Detective's candid call for reform
I've been a police officer for 25 years, and I never understood why someone would admit to a crime he or she didn't commit. Until I secured a false confession in a murder case.
So begins a Los Angeles Times opinion piece by Jim Trainum, a Washington DC police detective who runs a cold case unit and lectures on interrogations and false confessions and other police investigation topics.
Like most people, Trainum was firmly convinced that only the guilty confess to crimes. And, like most police, he believed his suspect's confession - obtained without threats or abuse - was "solid."
Even after an "ironclad alibi" forced dismissal of charges, the detective and others continued for years to think she was guilty: After all, she had confessed. And even her own attorney thought she was guilty of killing the man, who had been robbed, beaten, and dumped in a river.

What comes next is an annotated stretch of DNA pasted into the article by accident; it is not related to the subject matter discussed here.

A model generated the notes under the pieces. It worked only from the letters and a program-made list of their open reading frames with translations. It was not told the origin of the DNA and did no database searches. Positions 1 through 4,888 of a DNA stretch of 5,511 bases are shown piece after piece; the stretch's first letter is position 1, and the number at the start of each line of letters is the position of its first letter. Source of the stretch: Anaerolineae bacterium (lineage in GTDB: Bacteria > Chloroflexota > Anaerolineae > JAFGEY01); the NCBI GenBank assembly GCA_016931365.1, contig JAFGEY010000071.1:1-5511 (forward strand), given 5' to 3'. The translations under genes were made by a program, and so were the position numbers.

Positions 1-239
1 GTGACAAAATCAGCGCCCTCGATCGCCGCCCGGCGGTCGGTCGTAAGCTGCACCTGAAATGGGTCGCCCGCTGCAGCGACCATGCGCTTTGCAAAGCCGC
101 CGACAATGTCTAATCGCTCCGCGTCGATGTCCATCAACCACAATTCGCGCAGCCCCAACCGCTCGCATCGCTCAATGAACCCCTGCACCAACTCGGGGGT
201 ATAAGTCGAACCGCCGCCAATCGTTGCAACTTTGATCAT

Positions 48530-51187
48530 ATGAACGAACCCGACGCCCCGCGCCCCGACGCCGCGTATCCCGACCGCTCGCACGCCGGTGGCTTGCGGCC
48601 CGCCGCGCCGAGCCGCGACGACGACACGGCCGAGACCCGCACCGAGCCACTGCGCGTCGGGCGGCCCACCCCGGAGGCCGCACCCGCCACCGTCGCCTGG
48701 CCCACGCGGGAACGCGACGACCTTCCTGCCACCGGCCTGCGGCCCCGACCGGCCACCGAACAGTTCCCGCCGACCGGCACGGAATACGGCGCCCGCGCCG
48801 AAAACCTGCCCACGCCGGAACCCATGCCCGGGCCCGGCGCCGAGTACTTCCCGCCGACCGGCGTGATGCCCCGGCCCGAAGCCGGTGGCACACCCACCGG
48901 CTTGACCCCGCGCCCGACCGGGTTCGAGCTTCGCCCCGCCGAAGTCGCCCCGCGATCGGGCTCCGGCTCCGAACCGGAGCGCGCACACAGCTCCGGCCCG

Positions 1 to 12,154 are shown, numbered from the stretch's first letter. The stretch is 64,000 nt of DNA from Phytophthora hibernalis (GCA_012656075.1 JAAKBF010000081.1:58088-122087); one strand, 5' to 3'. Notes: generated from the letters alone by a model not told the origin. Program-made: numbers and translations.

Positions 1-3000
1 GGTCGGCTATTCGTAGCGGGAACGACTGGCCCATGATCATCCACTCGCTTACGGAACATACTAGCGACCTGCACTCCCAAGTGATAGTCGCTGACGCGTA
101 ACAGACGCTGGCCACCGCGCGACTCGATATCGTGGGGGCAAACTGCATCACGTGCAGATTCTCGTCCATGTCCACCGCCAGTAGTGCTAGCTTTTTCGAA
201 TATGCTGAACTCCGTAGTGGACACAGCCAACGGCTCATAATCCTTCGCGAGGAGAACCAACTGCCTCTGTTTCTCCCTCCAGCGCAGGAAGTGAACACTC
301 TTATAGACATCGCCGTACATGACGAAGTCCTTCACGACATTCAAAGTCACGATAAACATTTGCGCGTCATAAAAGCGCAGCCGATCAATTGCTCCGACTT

Trainum's thinking underwent a dramatic change only years later, when he reviewed the videotape of the mid-1990s confession in light of more contemporary understanding of false confessions:
"We ignored evidence that our suspect might not have been guilty, and during the interrogation we inadvertently fed her details of the crime that she repeated back to us in her confession," he realized.
Trainum's op ed, focusing on the need to videotape interrogations, is here.